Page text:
Involuntary, irregular, clonic or tonic contractions of muscles innervated by the facial nerve.
Usually start from the eyelid and spreads to involve all ipsilateral muscles of the facial nerve including platysma. All muscles involved contract synchronously.
PAradoxical synkinesis: In 1905, Babinski described paradoxical synkinesis in HFS ‘‘when orbicularis oculi contracts and the eye closes, the internal part of the frontalis contracts at the same time, the eyebrow rises during eye occlusion.’’ This ‘‘other Babinski’s sign’’ is typically present in HFS, but not in essential blepharospasm.
Mostly unilateral, if bilateral, is not synchronous.
Precipitated or exacerbated by facial movements or by stress, anxiety or fatigue.
Rippling or undulating movements beneath the skin due to involuntary contractions of small muscles or muscle fascicles.
Usually benign and due to sleeplessness, caffeine intake, excessive fatigue.
Rarely has underlying etiologies eg: MS brainstem lesions, GBS, SCA type 3
EMG: brief bursts of single motor unit potentials firing at rates of 5–150Hz. The bursts may appear as doublets, triplets, or multiplets on EMG, followed by short periods of electrical silence.
Coarse, synchronous or asynchronous, relatively slow, 1–3 Hz, rhythmical, tremor-like involuntary movement involving face and may involve other body parts. If occurs in isolation in face or without ocular myorhythmia, may be misdiagnosed.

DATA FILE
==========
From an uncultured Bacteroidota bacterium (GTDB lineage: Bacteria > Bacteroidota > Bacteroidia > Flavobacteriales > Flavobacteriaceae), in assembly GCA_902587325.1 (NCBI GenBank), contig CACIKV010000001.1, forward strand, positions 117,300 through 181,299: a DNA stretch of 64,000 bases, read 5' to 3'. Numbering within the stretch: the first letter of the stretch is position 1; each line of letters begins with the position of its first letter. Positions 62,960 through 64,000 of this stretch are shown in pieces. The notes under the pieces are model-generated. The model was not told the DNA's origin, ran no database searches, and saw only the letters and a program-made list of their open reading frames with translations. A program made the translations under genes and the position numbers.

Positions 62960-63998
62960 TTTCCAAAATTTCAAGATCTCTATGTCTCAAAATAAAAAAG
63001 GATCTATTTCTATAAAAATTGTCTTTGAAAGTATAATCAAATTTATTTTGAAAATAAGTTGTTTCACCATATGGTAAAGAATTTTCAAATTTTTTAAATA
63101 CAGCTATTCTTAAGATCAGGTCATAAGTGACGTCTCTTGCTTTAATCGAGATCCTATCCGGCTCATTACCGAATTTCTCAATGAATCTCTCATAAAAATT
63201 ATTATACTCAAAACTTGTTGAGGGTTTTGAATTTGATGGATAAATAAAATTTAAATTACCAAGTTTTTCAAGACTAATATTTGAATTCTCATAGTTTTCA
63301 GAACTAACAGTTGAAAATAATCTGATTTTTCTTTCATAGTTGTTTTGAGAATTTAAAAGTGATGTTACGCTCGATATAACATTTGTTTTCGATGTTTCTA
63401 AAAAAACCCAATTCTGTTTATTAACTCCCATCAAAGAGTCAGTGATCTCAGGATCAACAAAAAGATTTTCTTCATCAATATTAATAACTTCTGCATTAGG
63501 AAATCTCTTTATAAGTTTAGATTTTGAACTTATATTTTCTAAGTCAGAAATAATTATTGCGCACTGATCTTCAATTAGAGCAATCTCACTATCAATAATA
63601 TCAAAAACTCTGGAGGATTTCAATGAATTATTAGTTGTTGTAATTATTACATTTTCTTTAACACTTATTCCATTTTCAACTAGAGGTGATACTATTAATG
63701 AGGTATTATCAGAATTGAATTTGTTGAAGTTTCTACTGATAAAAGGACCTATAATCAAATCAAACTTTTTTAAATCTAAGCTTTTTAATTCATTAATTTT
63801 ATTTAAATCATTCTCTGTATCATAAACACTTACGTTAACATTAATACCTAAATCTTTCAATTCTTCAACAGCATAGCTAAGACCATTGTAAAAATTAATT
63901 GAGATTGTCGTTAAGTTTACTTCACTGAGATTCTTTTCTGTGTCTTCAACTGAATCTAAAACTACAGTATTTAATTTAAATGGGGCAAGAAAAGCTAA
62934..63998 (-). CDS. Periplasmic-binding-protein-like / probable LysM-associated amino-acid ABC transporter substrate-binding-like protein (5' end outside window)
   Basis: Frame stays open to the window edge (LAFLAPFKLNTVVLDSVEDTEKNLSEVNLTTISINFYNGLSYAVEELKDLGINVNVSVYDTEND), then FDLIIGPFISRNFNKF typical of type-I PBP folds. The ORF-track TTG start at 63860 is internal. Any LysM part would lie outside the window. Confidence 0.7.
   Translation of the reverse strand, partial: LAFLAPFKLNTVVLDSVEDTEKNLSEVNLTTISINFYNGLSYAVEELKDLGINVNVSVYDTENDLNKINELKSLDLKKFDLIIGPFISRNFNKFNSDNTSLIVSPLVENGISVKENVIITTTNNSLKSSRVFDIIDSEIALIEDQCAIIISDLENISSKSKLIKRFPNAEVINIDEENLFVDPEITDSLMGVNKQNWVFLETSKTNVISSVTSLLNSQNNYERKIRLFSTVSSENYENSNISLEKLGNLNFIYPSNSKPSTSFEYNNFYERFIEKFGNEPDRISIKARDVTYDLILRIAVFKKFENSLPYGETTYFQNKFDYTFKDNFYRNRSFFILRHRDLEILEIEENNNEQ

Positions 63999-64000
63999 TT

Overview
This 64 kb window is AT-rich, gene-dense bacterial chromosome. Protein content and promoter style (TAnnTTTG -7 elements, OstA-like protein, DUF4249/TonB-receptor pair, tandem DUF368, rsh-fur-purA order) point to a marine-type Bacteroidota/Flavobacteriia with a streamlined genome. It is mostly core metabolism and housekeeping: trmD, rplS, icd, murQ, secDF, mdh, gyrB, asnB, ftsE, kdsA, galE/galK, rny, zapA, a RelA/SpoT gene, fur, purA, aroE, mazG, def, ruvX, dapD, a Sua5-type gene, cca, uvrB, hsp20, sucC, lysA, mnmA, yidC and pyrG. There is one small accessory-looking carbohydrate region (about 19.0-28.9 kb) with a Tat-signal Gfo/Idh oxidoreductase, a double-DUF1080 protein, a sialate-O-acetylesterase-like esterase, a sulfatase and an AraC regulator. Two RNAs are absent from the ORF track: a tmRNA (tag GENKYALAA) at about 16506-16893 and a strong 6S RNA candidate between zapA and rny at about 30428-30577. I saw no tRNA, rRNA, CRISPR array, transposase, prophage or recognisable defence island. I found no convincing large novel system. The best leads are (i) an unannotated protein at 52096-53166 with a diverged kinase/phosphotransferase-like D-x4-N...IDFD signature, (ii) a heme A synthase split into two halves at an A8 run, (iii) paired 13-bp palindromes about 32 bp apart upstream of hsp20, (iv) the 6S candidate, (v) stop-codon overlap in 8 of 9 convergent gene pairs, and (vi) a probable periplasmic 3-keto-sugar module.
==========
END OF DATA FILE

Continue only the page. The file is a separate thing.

Can be differentiated by history(urge or premonitory sensation), and on the basis of presence of other tics. Are abrupt, stereotypical, usually brief and nonsustained.
Nonpatterned movements with variable intensity and distractable. Seen in relatively younger patients.
May have associated EEG changes. Movements may be more generalized and more rhythmic.
Blepharospasm or oromandibular dystonia:
Bilateral, synchronous, sustained, oromandibular dystonia will involve muscles not supplied by the seventh cranial nerve like the pterygoids, masseters and temporalis. The other Babinski sign is typically not present.
Synkinesis following facial paresis: Occurs in the context of voluntary contraction of the facial muscles.
Drug-induced late-onset dyskinesias, mainly by neuroleptics, manifest as stereotypical orofacial, lingual and limb movements, and akathisia. These may be supressible partially.
Repetitive focal clonic jerking that will have associated EEG correlate.